Our profession is not dying.  We are a profession in transition.  As our younger candidates become better educated and the technology available them becomes more highly evolved; we will continue to see less human interaction on the trade side of surveying (mapping and construction layout) through drones and machine controls.  However we shall see an increase in the professional side of surveying as the land surveyors take their rightful position as caretakers of the cadastre.  Our profession is evolving and as it does there will be some discomfort.  However the sky is not falling.  As far as the argument concerning the declining number of surveyors; well I see that as a free market issue.  Fewer surveyors; higher demand; higher fees; more surveyors.  There is and will always be equilibrium.

Friday, February 26, 2016

Open the Arizona State Board of Technical Registration

To THOSE Whom Wish to Deregulate the Surveying Profession;

The reasoning behind why we need to regulate the profession is clear to the professional.  However I will attempt to make the reasoning clear:
     1.  Regulation provides a standard of minimum competency to be recognized as ready to practice.
     2.  Regulation enforces a standard of practice set forth by the profession.
     3.  SHOULD provide a standard of continued competency of the profession.  Arizona is now embracing a model of making continuing education a part of the discipline process.  Therefore we are almost there.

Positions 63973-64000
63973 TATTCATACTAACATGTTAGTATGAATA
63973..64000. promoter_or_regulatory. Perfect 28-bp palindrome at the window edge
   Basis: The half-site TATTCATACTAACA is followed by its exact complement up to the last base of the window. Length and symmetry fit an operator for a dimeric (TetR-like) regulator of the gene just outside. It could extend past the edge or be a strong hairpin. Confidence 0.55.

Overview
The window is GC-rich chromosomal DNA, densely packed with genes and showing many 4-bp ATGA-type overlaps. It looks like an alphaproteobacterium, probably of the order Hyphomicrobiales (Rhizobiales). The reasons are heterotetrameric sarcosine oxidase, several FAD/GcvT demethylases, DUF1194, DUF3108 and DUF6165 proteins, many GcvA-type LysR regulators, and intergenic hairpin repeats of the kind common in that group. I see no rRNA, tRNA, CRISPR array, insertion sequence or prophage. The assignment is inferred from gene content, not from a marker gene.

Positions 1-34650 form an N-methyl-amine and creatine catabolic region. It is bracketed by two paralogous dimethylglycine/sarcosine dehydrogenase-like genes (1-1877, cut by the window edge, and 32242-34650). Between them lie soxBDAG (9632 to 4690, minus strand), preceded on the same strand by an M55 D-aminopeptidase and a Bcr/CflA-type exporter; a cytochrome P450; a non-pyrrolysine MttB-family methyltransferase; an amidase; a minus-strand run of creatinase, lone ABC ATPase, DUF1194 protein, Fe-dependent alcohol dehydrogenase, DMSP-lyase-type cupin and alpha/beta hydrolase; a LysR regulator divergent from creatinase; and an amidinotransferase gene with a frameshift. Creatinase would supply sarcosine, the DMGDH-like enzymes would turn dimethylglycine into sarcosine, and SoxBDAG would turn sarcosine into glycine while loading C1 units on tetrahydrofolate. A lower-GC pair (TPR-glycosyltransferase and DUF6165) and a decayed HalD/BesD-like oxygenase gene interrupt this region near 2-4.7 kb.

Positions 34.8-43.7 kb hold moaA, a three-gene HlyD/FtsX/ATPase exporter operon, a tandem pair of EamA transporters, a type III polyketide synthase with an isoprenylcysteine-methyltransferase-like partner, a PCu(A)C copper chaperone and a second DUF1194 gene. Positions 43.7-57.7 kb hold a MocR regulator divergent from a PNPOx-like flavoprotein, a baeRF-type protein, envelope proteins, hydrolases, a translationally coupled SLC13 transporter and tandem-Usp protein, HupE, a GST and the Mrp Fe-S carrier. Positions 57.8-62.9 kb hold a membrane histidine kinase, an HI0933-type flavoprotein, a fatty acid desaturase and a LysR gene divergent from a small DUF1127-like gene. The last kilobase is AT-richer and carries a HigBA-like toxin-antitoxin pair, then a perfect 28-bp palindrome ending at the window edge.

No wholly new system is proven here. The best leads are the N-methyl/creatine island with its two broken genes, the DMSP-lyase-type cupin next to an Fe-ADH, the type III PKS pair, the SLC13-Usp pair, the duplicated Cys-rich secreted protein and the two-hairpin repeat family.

What is the impact of the Land Surveyor on Society?  Well our profession does not have the bravado of the public safety professions.  Nor does it have the notoriety of the medical profession.  Or the stature of the sanctimonious design professionals.  The land Surveying profession is a vanguard profession.  The professional surveyor takes the one of largest expenditures in a person's life and shows them where it is; shows them the status of boundary; lets you where the land is; and how much of it there is.  Not very sexy at all.  However most of any individual's personal wealth depends on it.

Nothing is built unless the land it is built on is guaranteed and secured.  Nothing is financed by banks or other lenders unless the land guaranteeing the loan is secured.  Land ownership and land tenure is the basic principle that sets the United States of America apart from most other nations.  Yet it is the Land Surveyor who makes up the thread of the fabric of our land tenure system.  Without the land surveyor to definitively provided the who, what, where, why, when, and how, of a real estate transaction how does the average land owner discern for themselves the intricacies of land ownership.  Land stewardship is more complex than "caveat em tor".  When it comes to land transactions we make the cloudy, clear.  We bring light to dark spaces.  We answer questions that people didnt even know they had.

Therefore the next time you want ask why should Land Surveyors be regulated? Think about what I have said and how it applies before you refinance your house or you buy you next investment property.    

Friday, February 5, 2016

Looking Forward to Spring

OK IT IS OFFICIAL.  I am tired of being cold.  I imagine the guys in the desert feel the same way in September before it cools off in the fall.  just an observation.